On the Prairie State Hiking application (app), MCCD offers 13-minute-long narrative opportunities at marked posts scattered throughout Glacial Park to educate visitors about invasive species, controlled burns, glaciation, native ecosystems, and historic families. They plan to roll out narrations for Coral Woods, Marengo Ridge, and Pleasant Valley. Visitors can either read the text, or listen to an audio narration on- or off-site.
“The idea is to complement experiences in nature rather than to replace them,” says MCCD education services manager Deb Chapman. “Technology can be the hook that generates interest in nature that might not otherwise be there.” For example, the Sky Guide app enables users to identify constellations as well as noticeable planets and stars, automatically adjusting to users’ geographic coordinates worldwide. Star Guide can even be programmed to send out notifications regarding special astronomical events.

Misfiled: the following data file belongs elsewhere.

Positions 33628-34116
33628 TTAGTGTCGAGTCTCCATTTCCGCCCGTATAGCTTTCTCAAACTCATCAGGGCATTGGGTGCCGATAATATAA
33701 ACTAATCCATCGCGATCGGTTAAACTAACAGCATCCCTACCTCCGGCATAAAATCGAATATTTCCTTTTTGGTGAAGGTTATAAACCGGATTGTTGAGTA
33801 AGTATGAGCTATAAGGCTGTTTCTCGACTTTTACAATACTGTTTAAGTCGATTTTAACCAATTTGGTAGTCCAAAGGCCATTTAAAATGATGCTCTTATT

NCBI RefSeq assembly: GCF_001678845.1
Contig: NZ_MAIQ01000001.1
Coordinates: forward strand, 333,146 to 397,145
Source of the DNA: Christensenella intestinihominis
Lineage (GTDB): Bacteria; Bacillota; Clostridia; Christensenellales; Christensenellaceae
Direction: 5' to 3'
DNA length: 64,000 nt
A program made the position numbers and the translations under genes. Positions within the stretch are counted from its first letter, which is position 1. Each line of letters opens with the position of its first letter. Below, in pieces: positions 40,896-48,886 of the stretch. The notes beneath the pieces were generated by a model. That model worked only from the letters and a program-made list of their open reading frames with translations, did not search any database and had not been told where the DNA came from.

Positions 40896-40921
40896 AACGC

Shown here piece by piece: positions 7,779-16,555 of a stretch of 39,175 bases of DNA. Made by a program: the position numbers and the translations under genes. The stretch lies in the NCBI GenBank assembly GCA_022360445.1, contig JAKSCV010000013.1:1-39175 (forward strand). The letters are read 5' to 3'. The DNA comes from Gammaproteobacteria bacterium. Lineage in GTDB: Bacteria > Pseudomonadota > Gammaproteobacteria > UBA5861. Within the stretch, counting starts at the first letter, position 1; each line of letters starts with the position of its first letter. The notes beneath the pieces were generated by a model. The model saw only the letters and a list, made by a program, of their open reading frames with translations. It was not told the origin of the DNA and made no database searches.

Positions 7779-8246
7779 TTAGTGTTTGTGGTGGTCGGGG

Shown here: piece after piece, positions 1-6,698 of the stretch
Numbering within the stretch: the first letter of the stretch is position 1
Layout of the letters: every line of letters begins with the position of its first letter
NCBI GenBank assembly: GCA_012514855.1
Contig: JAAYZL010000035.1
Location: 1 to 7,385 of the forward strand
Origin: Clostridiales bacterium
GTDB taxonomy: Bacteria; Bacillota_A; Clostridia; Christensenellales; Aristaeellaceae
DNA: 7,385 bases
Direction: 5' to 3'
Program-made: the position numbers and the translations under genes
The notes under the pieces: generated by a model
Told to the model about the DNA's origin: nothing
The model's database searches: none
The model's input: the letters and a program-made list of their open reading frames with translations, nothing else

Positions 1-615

Cornell Lab of Ornithology’s Merlin Bird ID app provides access to 70 million records in its eBird citizen-science database to help users find birds which are most likely to be encountered within a 30-mile radius of the North American location they enter, and accepts email from those wishing to ask questions or share sightings. Bird silhouettes, accompanied by color photos, descriptions, songs, and warning calls are all components of this handy field guide.
Targeting people who aren’t necessarily looking for an educational experience – such as walkers or runners – Cook County Forest Preserve is working on an interpretive app that will be coming out later this year.